Federal Regulation Interferes with Cannabis Clinical Trials for Multiple Sclerosis

Without a special license, researchers can only conduct observational studies that include cannabis.

In the United States alone, approximately 400,000 Americans have multiple sclerosis (MS). These patients face balance disorders, cognitive dysfunction, fatigue, pain, and muscle weakness.

Within the United States, Colorado has the highest number of patients with MS. There are 1 in 550 people living in Colorado with the disease, compared with 1 in 750 across the country, according to a press release from Colorado State University.

Current treatments are ineffective for many patients with MS, and these individuals seek alternative treatments, including cannabis.

Previous studies have found a link between cannabis and treatment of pain and muscle spasticity. Other research shows a link between cannabis use and improvements in fatigue, muscle weakness, anxiety, and sleep deprivation, but these findings have yet to be proven scientifically. The investigators said these findings have not been verified due to strict federal regulations.

To build upon this association, researchers at the Integrative Neurophysiology Laboratory at the university are now assessing patients with MS who already use medical cannabis to determine which symptoms the treatment can improve, according to the press release.

While cannabis contains more than 100 compounds, THC and cannabidiol (CBD) are thought to be the most effective compounds for medical treatments. However, it is currently unknown what the most effective THC-CBD ration is, which type of ingestion is the most effective, or how often it should be used.

Cannabis is classified as a schedule 1 substance, which means that it has no accepted medical use, and can be abused easily. This makes cannabis difficult to study in clinical trials, and requires a license to conduct non-observational studies, according to the press release.

Even in states such as Colorado where medical marijuana is legal, physicians cannot prescribe the drug, but have to provide patients with a recommendation that can be approved or denied by the state. With scientific evidence lacking, patients must choose the strain and dosage of cannabis, since physicians cannot provide recommendations, the university reported.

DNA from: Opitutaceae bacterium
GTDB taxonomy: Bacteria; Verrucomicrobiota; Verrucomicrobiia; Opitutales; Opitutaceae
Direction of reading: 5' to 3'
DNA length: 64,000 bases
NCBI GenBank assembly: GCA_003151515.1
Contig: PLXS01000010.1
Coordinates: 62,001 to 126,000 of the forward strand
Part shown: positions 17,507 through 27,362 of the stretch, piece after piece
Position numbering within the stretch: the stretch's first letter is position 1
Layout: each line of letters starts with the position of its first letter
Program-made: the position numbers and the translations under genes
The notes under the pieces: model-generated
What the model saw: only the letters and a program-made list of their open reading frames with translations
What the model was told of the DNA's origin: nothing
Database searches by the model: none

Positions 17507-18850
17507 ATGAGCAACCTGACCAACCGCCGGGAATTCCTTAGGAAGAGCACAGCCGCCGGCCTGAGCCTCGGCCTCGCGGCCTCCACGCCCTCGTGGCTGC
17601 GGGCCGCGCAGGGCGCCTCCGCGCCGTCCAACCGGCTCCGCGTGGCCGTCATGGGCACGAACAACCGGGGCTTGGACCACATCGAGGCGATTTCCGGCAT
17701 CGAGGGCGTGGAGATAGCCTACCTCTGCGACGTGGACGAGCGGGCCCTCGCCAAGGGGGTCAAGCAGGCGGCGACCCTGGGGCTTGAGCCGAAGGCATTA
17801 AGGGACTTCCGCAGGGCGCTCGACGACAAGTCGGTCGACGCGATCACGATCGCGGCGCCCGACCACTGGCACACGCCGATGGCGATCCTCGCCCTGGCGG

The investigators are currently only performing observational studies due to federal regulations that require labs to have a special license to conduct clinical trials of cannabis, which they have applied for. The researchers conducted a survey about what types, how often, and how long patients used cannabis products, which included 139 patients with MS.

The researchers found that 66% of patients reported using cannabis, and 56% reported smoking or eating cannabis products. According to the press release, 78% of patients reported that they reduced or stopped taking other drugs due to improvements resulting from cannabis use.

The survey participants reported lower disability scores, and were less likely to be obese. While these findings are significant, longer clinical trials are needed.

The investigators are also conducting another study on the effects of cannabis use on physical function and activity level in patients with MS, according to the press release. No previous studies have been conducted to measure motor function in patients with MS who are using cannabis for treatment.

Preliminary findings suggest that patients with MS who are using cannabis have increased levels of physical activity, leg strength, and walking speed. These patients were also observed to have less muscle spasticity, fatigue, and risk of falling, according to the university.

Cannabis users were not observed to perform worse on any measurements compared with patients taking other treatments. The investigators expect positive overall results at the conclusion of the study.

Findings from observational studies can be significant, but clinical trials are crucial for advancing cannabis research since these trials are better suited to show the benefits and risks of cannabis use.

Applying for a license to conduct clinical trials of a schedule 1 substance can be complicated, resulting in few studies being approved and conducted, thus hindering progress. Many researchers are seeking to explore cannabis-related research outside of the United States where regulations are not as strict regarding cannabis, according to the press release.

The researchers hope to conduct clinical trials to better understand which products, dosage, and form are the most effective in treating patients with MS. They also aim to determine if long-term use is safe, and if tolerance changes the efficacy.

If studies can provide clinical evidence that cannabis can effectively treat patients with MS, it could establish the medicinal value of the drug. These findings may then make the case for rescheduling cannabis, and make it easier for researchers to further determine the drug’s value, the press release concluded.